Hue 1968: A Turning Point of the American War in Vietnam by Mark Bowden
My rating: 5 of 5 stars
"Hue: 1968" is a first class account of one of the pivotal battles of U.S. involvement in the Vietnam War. Mark Bowden dissects the battle beautifully, interviewing combatants and civilians from all sides, where they were available, to reconstruct the battle, from the period before hostilities, when the North Vietnamese prepared to enter the city, through the final recapture. He spends an appropriate amount of time on General William Westmoreland's inept handling of the situation, and his misinterpretation of North Vietnamese intentions. The General was so convinced that the North's major target was Khe Sanh that he refused to belief that the Hue attack was anything other than a minor feint. As a result, he discounted reports of heavy enemy strength in Hue, feeding Marine strength in piecemeal. This self delusion ran down the chain of command through the brigade commander level. The result was hundreds more Marine dead than necessary.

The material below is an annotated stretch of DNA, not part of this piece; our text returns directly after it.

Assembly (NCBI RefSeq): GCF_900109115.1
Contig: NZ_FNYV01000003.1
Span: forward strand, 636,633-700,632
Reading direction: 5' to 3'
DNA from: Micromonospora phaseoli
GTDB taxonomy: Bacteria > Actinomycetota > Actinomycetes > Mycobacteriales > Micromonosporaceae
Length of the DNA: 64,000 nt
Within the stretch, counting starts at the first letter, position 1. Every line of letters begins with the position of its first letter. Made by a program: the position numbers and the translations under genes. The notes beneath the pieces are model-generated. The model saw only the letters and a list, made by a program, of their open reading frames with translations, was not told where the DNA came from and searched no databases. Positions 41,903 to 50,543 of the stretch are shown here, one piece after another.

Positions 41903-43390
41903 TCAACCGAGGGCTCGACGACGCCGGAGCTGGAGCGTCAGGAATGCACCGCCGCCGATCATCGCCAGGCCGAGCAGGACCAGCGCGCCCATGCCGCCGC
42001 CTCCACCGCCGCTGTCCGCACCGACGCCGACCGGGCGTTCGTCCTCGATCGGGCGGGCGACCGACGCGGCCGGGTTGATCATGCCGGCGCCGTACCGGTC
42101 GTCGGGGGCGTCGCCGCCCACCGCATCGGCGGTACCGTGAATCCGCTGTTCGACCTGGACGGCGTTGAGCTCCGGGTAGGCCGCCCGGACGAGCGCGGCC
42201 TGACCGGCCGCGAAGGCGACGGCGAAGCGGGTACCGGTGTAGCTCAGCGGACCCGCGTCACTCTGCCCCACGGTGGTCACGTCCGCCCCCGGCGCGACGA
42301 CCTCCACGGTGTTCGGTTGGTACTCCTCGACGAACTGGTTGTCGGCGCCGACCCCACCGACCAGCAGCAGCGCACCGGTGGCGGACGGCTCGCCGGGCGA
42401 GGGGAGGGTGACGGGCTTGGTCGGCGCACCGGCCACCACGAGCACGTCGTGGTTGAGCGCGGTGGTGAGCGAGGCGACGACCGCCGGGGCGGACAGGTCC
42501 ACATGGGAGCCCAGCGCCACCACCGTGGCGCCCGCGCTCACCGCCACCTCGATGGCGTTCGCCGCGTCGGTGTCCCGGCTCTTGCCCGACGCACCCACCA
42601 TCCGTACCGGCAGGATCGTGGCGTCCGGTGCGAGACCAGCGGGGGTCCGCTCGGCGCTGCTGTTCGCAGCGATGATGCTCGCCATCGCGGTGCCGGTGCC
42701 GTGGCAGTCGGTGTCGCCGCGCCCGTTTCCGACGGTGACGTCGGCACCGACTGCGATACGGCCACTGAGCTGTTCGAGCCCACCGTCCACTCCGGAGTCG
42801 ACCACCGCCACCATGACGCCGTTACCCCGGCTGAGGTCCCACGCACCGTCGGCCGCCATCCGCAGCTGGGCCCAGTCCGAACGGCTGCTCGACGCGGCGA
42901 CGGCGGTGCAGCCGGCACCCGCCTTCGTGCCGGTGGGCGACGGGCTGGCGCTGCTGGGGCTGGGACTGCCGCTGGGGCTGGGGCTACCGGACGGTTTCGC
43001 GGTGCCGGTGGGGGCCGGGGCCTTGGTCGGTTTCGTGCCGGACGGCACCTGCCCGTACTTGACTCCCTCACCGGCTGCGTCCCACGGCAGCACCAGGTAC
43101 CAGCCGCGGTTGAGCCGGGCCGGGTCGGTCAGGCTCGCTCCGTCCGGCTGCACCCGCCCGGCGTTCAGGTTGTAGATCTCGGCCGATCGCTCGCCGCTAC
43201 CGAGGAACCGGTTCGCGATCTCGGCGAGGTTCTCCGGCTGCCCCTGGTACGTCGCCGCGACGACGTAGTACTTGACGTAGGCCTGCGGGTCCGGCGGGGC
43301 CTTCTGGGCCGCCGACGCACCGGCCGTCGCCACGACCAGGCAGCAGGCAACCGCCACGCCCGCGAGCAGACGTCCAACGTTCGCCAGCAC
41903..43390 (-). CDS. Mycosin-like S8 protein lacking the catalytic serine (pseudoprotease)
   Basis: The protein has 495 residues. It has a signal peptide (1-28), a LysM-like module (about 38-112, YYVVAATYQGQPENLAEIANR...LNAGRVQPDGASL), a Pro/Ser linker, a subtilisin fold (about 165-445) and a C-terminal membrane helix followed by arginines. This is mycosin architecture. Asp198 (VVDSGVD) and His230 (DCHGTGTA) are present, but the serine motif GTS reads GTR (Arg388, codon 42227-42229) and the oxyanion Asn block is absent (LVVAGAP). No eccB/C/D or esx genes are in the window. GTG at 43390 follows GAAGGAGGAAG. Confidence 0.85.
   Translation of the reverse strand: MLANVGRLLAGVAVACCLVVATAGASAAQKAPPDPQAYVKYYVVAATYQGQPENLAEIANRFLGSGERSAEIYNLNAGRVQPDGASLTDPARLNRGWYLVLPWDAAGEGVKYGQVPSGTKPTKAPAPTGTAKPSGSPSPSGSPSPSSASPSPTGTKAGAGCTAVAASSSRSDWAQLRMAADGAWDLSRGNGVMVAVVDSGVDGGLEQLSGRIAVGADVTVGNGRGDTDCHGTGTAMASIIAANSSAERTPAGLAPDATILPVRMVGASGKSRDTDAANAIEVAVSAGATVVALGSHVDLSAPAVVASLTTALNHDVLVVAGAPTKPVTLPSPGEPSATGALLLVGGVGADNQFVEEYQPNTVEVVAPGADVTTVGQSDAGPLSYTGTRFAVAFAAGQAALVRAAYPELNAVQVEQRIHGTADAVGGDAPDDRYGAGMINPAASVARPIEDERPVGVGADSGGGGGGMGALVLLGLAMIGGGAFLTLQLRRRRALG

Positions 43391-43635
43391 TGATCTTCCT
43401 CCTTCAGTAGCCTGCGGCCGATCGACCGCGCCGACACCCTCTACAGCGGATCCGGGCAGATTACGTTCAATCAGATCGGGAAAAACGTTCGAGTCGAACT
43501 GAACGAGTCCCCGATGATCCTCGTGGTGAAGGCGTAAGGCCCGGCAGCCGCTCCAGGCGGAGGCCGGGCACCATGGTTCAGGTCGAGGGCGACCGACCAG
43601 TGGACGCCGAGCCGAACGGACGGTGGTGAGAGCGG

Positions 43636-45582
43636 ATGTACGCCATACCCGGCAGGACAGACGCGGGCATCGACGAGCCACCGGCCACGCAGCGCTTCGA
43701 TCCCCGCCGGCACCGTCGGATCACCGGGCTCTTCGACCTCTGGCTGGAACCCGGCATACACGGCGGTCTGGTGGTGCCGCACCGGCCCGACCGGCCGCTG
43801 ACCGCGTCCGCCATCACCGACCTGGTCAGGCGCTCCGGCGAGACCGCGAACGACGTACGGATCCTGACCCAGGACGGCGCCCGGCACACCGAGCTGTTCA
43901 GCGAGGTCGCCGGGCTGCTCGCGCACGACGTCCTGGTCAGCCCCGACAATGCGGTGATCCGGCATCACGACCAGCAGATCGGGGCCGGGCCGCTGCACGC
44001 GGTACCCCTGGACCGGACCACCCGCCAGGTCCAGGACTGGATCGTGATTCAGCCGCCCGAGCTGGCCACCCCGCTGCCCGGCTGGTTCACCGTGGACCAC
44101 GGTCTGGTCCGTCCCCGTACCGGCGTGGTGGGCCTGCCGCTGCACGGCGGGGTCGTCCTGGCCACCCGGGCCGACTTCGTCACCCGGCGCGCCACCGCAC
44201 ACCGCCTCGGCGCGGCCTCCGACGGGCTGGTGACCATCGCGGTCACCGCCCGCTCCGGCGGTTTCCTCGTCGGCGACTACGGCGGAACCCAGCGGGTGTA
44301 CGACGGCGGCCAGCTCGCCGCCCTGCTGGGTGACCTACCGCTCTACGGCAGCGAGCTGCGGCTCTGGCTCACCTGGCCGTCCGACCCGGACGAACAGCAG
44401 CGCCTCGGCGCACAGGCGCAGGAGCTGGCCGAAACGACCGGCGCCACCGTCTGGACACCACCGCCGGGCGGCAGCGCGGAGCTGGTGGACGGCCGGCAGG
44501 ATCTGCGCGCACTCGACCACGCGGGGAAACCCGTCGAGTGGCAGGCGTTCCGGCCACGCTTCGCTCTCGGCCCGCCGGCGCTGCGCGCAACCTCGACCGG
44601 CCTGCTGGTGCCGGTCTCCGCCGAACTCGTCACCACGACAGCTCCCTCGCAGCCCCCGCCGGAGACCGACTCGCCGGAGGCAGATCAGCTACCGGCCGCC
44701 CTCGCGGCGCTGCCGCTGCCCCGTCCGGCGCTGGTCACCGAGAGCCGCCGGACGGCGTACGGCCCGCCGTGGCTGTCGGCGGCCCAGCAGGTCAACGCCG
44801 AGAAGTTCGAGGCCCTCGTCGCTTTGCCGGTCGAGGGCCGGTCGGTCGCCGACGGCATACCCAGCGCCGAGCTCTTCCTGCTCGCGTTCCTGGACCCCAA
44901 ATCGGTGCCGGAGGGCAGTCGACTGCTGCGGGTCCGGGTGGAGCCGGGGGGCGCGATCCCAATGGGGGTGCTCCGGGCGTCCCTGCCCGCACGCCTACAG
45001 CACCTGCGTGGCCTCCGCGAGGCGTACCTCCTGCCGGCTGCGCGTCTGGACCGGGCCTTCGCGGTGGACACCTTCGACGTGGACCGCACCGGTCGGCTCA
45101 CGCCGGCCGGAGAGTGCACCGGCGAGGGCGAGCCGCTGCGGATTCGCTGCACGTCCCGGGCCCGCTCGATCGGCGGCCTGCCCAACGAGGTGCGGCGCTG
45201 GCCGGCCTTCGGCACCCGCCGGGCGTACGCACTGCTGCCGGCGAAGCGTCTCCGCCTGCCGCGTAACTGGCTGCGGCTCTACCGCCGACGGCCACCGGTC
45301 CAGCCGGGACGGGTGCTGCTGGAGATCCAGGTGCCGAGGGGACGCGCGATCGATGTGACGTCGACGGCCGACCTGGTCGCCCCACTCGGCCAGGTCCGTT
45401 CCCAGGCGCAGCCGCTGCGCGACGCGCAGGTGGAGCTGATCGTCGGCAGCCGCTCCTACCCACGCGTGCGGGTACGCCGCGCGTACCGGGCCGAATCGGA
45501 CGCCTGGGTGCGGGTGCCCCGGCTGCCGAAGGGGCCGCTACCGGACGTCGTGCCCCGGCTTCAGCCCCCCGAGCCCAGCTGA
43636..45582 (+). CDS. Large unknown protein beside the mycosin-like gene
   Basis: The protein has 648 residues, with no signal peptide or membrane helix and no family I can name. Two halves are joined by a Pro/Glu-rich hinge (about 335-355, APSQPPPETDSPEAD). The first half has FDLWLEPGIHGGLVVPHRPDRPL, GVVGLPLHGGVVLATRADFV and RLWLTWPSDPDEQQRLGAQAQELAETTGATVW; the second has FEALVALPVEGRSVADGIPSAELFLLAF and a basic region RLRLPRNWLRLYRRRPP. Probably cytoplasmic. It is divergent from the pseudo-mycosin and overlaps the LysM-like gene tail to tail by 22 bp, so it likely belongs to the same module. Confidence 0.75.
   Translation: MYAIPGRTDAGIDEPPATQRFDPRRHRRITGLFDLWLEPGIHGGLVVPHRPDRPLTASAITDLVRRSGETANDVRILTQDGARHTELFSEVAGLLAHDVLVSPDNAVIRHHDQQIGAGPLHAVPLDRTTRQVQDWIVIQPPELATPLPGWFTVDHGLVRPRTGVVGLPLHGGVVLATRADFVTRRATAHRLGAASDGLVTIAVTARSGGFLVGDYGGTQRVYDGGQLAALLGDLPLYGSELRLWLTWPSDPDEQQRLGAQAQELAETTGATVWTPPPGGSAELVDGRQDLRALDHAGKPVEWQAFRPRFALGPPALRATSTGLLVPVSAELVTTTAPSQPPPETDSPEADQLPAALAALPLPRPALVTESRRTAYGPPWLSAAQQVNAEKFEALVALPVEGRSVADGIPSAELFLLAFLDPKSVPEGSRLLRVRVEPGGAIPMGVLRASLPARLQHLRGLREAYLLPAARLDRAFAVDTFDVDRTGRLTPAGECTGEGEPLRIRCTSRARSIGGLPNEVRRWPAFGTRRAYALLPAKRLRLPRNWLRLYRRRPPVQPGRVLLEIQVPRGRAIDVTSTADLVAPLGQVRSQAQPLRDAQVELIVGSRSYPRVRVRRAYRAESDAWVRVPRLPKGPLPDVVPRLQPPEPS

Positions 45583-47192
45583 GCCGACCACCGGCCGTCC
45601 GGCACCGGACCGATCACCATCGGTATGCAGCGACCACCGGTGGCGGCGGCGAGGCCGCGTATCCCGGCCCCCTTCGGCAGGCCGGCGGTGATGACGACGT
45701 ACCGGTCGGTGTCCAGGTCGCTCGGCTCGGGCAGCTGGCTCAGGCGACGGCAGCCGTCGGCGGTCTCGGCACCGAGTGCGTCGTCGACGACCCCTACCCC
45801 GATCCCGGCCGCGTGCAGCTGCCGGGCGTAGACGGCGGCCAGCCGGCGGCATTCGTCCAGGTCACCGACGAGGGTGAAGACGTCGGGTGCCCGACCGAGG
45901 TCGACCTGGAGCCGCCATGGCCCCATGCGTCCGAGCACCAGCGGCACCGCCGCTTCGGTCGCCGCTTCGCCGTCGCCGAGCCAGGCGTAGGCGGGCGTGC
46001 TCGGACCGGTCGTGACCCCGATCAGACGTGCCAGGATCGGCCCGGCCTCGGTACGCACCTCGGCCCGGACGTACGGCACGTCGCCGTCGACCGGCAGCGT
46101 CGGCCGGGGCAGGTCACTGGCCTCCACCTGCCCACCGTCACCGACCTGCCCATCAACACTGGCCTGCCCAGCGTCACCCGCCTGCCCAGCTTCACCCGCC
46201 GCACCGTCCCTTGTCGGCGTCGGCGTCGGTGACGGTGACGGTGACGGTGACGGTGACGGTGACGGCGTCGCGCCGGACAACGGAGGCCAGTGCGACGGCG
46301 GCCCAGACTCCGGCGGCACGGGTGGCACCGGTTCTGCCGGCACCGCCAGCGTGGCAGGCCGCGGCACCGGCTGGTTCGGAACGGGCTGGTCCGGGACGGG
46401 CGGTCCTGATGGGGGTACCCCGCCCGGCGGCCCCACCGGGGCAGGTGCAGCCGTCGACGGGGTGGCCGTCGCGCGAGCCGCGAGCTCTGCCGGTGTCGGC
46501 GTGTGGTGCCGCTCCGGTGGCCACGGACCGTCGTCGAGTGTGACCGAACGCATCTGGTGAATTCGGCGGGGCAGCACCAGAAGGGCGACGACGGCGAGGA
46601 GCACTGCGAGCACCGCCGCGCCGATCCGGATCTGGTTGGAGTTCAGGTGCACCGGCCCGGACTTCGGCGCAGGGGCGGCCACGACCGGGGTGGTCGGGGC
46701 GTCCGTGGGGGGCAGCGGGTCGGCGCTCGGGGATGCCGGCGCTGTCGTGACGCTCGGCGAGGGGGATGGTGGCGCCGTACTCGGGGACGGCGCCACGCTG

Hue was one of THE major battles of the war, fought under the radar of the the American command in Vietnam, and the American public. This book covers the personal stories of over 100 participants, and gives the reader a clear view from ground level.
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